That didn’t stop anti-cannabis lawmakers from trying to derail the initiative. They failed to pass two bills that would have pushed back the deadline and limited the number of dispensaries. Other bills to limit potency and that deal with juvenile offenders are still being debated in this legislative session. Wrong for Montana, an anti-cannabis group, filed a lawsuit that suggests the proposal’s plan for spending cannabis tax revenue is unconstitutional, which would completely nullify the amendment.
In Hawaii, Democratic Gov. David Ige has said he will likely veto a bill on his desk to legalize the personal use of marijuana and allow limited sales, he says, because of its status as a federal Schedule 1 drug, even though the measure is supported by many lawmakers and citizens.
Though the measure has wide support, both the Kaui and Maui island police have testified that cannabis is a “gateway drug” to harder substances, a claim that has never been verified.
Where It’s Already Legal
In states with recreational programs, the saga continues. “People think we’re done now,” Ellen Komp, deputy director of California NORML, told The News Station. “Our opposition is out in force, not only the usual reefer madness, but public health officials, too.”
California has faced a myriad of problems implementing its program, beginning with the fact that it allowed a huge, unregulated market to flourish after the state passed medical marijuana in 1996. Since legalization, licensing and taxation requirements kept many of the same people out of the legal market, which keeps patients in the illicit market, Komp said.
For NORML, that California businesses are allowed to drug test prospective employees is still a major sticking point. 20 states currently support employee rights.
“What’s happening now is just about the worst thing about Proposition 64,” Komp said.
Their organization is sponsoring AB 1256, a bill to end employment discrimination based on chemical testing while allowing employers to disallow cannabis use or intoxication on the job.
“We’re a human-rights organization,” Komp said, “and the state did not protect employees’ use of cannabis. Less progressive states included protections for employees.”
That the Biden administration let several staffers go recently because of past marijuana use, she said, certainly doesn’t help.
“It’s ironic considering Kamala Harris’ past,” Komp said.
But the sod’s cracking. Nine states have proposed laws to protect employment rightsEllen Komp
It might take awhile to finally get legal programs straight. As a Colorado legislator reminded me several years ago in response to a question about how long it will take to get legalization right, there are still bills every year on alcohol and Prohibition ended in 1933.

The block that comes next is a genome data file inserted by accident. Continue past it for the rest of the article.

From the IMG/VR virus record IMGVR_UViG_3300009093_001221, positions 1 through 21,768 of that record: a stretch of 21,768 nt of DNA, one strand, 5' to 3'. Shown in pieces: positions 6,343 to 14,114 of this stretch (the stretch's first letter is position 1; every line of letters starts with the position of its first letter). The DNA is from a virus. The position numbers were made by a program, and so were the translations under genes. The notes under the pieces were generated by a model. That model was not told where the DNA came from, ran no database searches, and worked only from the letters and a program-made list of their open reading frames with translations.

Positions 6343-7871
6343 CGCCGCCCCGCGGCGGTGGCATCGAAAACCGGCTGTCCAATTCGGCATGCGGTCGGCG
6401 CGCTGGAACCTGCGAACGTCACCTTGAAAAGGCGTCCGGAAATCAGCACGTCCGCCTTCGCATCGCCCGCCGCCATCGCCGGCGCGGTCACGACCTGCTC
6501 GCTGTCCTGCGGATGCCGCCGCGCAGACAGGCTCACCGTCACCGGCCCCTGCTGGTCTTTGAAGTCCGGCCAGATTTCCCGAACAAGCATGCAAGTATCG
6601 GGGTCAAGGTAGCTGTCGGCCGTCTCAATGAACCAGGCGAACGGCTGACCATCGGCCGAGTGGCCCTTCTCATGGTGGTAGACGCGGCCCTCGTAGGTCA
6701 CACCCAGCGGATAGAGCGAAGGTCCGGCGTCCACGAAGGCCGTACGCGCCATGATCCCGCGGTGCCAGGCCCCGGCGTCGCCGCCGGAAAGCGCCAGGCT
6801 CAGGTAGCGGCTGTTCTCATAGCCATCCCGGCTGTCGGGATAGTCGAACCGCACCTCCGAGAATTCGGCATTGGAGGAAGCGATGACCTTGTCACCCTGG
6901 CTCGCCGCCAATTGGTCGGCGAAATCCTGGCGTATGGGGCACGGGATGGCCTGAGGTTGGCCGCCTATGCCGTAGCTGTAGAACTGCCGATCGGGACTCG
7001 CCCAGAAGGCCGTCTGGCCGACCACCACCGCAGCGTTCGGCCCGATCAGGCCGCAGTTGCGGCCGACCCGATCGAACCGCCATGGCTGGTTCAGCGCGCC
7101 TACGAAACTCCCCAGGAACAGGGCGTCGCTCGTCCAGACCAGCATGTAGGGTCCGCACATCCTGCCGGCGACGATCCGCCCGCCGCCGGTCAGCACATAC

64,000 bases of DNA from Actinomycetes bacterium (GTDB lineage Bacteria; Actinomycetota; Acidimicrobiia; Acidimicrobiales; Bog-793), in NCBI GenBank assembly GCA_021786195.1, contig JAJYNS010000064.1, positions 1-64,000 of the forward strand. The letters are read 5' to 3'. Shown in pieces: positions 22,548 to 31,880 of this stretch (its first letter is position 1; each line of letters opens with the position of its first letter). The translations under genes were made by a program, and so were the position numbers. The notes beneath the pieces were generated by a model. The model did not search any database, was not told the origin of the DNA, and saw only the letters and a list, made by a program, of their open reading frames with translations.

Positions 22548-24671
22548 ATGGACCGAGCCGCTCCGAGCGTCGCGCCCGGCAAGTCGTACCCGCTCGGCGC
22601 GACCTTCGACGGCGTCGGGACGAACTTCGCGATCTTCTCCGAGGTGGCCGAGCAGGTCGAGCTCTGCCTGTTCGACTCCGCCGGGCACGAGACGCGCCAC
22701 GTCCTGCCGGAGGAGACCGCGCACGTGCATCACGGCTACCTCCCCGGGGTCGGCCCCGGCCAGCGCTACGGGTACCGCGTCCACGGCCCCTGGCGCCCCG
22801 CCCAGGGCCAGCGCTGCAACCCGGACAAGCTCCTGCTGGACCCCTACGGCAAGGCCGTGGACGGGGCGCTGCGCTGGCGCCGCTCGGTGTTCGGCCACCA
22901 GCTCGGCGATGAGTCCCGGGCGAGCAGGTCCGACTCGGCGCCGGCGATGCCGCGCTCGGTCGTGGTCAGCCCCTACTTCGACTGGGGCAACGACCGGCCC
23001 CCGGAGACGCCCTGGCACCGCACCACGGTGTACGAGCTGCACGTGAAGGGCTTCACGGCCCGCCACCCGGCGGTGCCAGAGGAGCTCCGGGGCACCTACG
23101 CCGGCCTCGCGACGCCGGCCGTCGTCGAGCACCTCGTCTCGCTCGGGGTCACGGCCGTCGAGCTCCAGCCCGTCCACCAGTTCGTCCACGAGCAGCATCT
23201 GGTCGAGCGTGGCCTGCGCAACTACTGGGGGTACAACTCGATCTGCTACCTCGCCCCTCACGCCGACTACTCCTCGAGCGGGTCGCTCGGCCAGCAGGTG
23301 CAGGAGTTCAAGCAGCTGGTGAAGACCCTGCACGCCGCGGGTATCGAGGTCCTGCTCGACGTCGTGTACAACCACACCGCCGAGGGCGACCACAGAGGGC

O’Keefe says while Marijuana Policy Project concentrates its efforts in states where cannabis is still illegal, the organization also supports efforts to improve laws in already legal states.
“There’s lots to be done about people being fired,” she said. “Washington doesn’t allow home cultivation. We would like to see that expanded. We want to expand social equity to make programs more robust. Some states have bills to limit potency, and most allow cities and counties to opt out of sales. We’d like to see delivery and social consumption in every state.”
Washington state legislators recently tabled a bill to allow adults to grow six plants in their own homes. Rep. Shelley Kloba said the bill “was not considered a high enough priority to consider in a year where we are hearing less legislation as a result of the pandemic.”
In Oregon, the Cannabis Equity Act, which would provide ownership chances for Black, Indigenous, Latinx and under-represented groups, is awaiting resolution.
And Colorado lawmakers, who passed a social equity bill and another that allows for recreational delivery in the last session, are now facing one that would cap THC potency introduced this session by a Democratic lawmaker.
O’Keefe notes the scarlet letter that still hangs over most legal programs is the expungement of criminal records for minor cannabis offenses that are legal now, and she admitted that it will take much more time and effort to finally get it right.
“We will be tinkering with these laws for many, many, many years,” she said.